Redistricting Forcing Some Tough Decisions

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The credit union lobby may have thought the conflict over the decennial congressional redistricting, which forced them to choose between friends in several races, was over and done with after the 2002 mid-term elections.

After some tough soul-searching, credit unions were forced to make some difficult calls, including:

* In Michigan, endorsing credit union champion Lynn Rivers in the Democratic primary in her unsuccessful bid to unseat long-time credit union friend John Dingell, the dean of the House, then having to mend fences with Dingell afterwards.

* In Pennsylvania, backing Republican George Gekas, a.k.a "Mr. Bankruptcy Reform," over Democrat Tim Holden, also a credit union friend, who eventually won out over Gekas.

* In Iowa, backing Democrat John Norris, in his ultimately unsuccessful bid to unseat four-term Republican Rep. Tom Latham.

Now the Texas credit union lobby is facing some of those same kind of decisions because of the ongoing battle over that state's congressional map. While the Texas Credit Union League does not make formal endorsements, what it comes down to is who to support with campaign contributions.

"We've got some difficult races where we're going to have to choose between two friends," said Buddy Gill, political director for the Texas Credit Union League.

The first is the new 26th district, which will pit 13-term Democrat Martin Frost, a long-time credit union friend in a district carefully drawn to favor Republicans, against Republican Pete Sessions, also a loyal credit union ally. "This is the hardest one," said Gill.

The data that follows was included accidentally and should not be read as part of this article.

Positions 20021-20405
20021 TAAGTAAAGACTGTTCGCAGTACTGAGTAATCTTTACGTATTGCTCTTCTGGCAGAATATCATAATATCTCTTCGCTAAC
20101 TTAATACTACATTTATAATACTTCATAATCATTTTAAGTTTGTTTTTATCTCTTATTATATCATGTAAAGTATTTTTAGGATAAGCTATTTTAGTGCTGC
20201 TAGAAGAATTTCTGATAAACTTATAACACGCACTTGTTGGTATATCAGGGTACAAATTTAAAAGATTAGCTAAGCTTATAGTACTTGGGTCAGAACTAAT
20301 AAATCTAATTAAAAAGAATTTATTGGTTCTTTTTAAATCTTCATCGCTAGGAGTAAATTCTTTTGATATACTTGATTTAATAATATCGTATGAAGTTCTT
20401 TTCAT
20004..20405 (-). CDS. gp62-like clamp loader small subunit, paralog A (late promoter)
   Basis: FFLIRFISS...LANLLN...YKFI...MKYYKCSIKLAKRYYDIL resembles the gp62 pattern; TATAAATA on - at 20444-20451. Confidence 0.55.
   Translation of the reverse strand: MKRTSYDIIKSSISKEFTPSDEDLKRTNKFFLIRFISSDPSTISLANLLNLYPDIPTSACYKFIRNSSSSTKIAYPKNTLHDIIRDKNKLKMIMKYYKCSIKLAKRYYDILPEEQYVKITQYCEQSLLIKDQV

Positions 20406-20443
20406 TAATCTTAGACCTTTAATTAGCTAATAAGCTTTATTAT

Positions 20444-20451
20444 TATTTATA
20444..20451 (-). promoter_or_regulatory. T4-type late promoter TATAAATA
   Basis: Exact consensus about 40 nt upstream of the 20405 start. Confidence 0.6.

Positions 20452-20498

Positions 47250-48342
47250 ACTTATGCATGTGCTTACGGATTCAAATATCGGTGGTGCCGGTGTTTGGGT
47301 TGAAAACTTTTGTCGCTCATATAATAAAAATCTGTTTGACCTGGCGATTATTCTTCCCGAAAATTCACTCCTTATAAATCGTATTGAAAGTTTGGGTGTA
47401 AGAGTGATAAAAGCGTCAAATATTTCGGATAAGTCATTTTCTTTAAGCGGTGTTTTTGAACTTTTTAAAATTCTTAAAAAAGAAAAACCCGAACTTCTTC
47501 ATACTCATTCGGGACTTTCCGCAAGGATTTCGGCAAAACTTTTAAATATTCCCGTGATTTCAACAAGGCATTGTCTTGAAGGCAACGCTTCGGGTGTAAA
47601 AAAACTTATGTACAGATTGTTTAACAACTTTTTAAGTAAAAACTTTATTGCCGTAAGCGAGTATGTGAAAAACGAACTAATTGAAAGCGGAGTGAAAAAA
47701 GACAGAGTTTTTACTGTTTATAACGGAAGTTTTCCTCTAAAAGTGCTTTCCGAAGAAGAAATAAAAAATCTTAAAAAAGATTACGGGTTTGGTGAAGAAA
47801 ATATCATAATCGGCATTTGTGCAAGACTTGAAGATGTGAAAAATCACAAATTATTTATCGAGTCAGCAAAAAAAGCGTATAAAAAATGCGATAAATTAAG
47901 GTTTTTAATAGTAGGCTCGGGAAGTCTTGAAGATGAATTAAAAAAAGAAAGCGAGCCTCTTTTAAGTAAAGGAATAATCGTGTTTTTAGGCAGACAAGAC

"Frost has been a great friend to credit unions, but I don't think he can win that seat," said Gill, of the league's decision to back Sessions, one of the first co-sponsors of HR 1151. "But Pete Sessions has been an unbelievable champion for us."

Credit unions will also be forced to choose between congressional supporters in the newly drawn 19th district, where 13-term Democrat Charles Stenholm is expected to face off against Republican Randy Neugebauer, elected in a special election last year with credit union support.

Also facing tough races are proven credit union supporters Chet Edwards, a seven-term Democrat; Lloyd Doggett, a five-term Democrat; Gene Green, a six-term Democrat; and Max Sandlin, a four-term Democrat.

The Democrats have been endangered by the new congressional map carefully drawn by the Republican legislature to maximize the Republican vote, which is expected to erase as many as seven House Democrats and give Republicans as many as 22 of the state's 32 House seats, which would be the largest delegation of Republicans in the House.

The map, which was redrawn just two years after the last redistricting, has survived numerous court challenges and last year's controversial protest walk-out of the state's Democratic lawmakers.

While the controversy puts credit unions in a precarious spot politically, they've been there as recently as 2002, noted Richard Gose, political director for CUNA.

"Whatever stack of cards they give us, then we deal with that," he said.

How they deal with it is to decipher each contest individually without regard to party pressure.

"We look at every race and see how the candidates stack up. There's a lot of factors that go into it. We work with the states (leagues), we work with the folks back home, and come up with our decision. Ninety-nine-times out of 100 we come up with the right decision. Sometimes, that means backing a loser," Gose explained.

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